Bluehost started offering web hosting services in 2003 and was sold to Endurance International Group (EIG) in 2010. The company currently hosts more than 2 million websites on its platform and is extremely popular.
Today we’ll walk you through how to create a new account with BlueHost (a piece of cake) and how to “hack” the system and get an extra discount with BlueHost.
Creating a New BlueHost Account
BlueHost’s signup process is straightforward and simple – there are literally only three steps involved. Select a plan, choose or input your domain name, and make a payment – you should be able to complete everything in less than 10 minutes following this guide.
1. Select A Hosting Plan
The first step to creating a BlueHost account is by selecting a hosting plan on their website.
BlueHost offers various web hosting solutions – Shared, VPS, Dedicated, and Reseller. For demonstration purposes, we will sign up for their shared hosting plan. To select a hosting plan, visit BlueHost website and go to their Shared Hosting Page. Choose “Plus”.
BlueHost Plus Shared Hosting Plan supports unlimited websites and comes with 20 GB SSD storage. The Plus and Choice Plus plans have the same signup price ($5.45/mo) when using coupon codes – but they renew at a very different rate ($11.99/mo vs $16.99/mo). If you are unsure, start with a lower plan (Plus) and upgrade later if necessary.
2. Choose or Input Your Domain Name
If you already own a domain name and wish to use it on BlueHost, enter your domain name under the “Use a domain you own” box. If you wish to create a new domain, use the “Search available domains” to find a unique domain. If the domain name you want is not available, try to see if different extensions are available instead – BlueHost supports registrations for 16 TLDs.
Once you are ready, click “Next” to proceed with account configuration and payment.
Here you will enter your account information, choose and purchase BlueHost add-ons, and submit your payment information. By clicking the green “Submit” button at the bottom of the page, the system will proceed with charging your credit card and creating your BlueHost account.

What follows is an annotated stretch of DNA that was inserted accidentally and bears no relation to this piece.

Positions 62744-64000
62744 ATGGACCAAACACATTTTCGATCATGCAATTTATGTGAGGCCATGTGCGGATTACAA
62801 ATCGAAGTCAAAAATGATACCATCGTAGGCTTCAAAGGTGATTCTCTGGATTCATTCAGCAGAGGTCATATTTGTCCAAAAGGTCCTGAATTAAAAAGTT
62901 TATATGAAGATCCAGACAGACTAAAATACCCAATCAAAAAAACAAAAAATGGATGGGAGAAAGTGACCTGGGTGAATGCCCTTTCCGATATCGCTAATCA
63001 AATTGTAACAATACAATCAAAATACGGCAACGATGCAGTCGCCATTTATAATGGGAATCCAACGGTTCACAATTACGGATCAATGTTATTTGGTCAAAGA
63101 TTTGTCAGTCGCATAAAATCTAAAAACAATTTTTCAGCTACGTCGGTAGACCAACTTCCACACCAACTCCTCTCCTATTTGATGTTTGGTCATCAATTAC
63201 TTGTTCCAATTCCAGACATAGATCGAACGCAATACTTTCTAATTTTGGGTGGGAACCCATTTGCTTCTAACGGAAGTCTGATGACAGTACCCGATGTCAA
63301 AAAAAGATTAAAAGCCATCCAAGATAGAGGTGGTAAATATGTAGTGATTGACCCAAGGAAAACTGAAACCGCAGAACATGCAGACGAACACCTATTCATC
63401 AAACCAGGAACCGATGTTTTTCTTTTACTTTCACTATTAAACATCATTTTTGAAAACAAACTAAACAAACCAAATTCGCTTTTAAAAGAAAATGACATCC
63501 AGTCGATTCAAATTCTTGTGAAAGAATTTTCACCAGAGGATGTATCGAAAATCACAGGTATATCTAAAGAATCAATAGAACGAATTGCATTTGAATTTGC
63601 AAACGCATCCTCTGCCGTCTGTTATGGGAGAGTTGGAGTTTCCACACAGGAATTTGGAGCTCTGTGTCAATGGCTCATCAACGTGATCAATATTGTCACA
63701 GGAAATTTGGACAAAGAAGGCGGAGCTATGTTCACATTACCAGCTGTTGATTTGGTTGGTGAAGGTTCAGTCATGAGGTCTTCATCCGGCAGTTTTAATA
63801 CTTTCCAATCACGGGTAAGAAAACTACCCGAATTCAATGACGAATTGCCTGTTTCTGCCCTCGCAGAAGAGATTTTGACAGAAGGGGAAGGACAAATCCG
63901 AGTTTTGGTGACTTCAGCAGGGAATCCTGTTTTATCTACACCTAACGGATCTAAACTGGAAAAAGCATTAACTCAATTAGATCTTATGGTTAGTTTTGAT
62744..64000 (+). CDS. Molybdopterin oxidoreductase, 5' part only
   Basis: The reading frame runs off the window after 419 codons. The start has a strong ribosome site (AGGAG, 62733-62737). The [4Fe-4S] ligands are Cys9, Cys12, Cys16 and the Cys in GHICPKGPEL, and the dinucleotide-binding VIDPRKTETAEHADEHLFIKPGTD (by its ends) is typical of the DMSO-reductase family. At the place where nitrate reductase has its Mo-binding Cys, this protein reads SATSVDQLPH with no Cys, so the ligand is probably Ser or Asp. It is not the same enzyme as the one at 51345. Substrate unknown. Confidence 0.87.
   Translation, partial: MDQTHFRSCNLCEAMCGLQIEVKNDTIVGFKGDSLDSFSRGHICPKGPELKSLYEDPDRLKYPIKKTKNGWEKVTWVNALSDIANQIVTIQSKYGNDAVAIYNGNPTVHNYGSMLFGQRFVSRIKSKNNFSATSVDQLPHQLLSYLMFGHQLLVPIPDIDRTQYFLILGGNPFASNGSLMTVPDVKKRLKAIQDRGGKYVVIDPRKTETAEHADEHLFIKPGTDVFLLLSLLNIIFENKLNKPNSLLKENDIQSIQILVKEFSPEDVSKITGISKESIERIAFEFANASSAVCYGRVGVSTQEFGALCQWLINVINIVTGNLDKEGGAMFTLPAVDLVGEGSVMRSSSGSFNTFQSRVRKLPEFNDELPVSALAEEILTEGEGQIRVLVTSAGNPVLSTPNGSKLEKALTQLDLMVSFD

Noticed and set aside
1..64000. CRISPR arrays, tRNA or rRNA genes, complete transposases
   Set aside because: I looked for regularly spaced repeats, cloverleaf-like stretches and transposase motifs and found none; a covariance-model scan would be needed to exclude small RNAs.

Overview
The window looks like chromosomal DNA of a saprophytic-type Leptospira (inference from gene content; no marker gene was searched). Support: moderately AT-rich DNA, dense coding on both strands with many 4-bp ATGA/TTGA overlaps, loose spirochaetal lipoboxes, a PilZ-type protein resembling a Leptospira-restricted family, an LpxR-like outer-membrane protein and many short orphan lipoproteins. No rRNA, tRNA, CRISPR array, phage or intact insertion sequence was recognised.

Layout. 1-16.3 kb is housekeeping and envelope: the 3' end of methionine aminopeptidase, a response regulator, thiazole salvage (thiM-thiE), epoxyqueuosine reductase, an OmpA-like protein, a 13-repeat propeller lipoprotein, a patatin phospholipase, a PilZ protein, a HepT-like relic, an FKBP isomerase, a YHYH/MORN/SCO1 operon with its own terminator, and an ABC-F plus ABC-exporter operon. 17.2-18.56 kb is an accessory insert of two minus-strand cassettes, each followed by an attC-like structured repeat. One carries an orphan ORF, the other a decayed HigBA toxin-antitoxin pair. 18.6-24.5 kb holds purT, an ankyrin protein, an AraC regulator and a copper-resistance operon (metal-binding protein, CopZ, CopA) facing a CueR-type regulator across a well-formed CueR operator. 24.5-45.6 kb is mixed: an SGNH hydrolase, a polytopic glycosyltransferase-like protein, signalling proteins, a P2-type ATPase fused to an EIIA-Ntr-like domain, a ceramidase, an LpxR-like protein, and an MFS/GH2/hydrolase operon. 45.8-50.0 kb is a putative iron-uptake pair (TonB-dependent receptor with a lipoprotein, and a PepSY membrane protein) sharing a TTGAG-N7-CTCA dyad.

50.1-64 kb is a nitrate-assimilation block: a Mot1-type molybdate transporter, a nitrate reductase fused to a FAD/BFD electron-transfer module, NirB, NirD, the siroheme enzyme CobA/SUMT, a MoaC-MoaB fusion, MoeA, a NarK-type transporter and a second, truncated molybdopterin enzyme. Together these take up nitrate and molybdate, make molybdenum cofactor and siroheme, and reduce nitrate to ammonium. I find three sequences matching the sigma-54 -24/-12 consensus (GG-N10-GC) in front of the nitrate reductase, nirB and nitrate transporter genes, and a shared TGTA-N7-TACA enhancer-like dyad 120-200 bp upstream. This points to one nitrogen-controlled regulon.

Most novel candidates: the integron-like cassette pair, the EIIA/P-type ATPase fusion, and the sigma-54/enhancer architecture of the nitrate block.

But wait – here comes my discount hack. Before paying for the service, try to move your mouse to the browser close button. Doing so will trigger an “exit intent” and occasionally cause BlueHost website to pop up a special offer for you. The discount wordings are random according to my observations – sometimes it says free domain privacy, other times an extra discount or free security add-on (the value of the offers are the same but the wordings are different – likely an A-B testing on their pricing strategy).
BlueHost Special Discount Hacks – Examples
The following screenshots show the different discounts I got by using this trick.
Once you have gotten the special discount – proceed with payment. Once payment is made, you will receive an email containing all the necessary login information from BlueHost. And there, you have created a hosting account at BlueHost.
Is BlueHost Any Good?
BlueHost is officially recommended by WordPress.org and is a popular hosting choice among professional bloggers.
Personally, I have been using BlueHost shared hosting since 2005. I used to host several websites on a very old BlueHost plan named “BlueHost Platinum Pak” and I have another BlueHost hosting account signed up in 2020 for a side project. My overall experience with BlueHost has been positive – though some users complain that their customer support has gone downhill after EIG’s acquisition.
Do, however, pay attention to the fine print when you are signing up with BlueHost. BlueHost charges a much higher price when it comes to renewing your plans. The basic plan alone jumps up from $2.95/mo to $8.99/mo when you renew, which is an almost 200% increase in your hosting cost.
Also, BlueHost’s unlimited hosting is actually “limited”. Reading up on their policies, you’ll realize that there are certain caveats to their unlimited hosting, such as the fact they do not provide unlimited space for online storage. All this ends up making their “unlimited hosting” quite limited.
To learn more, read my full BlueHost review here.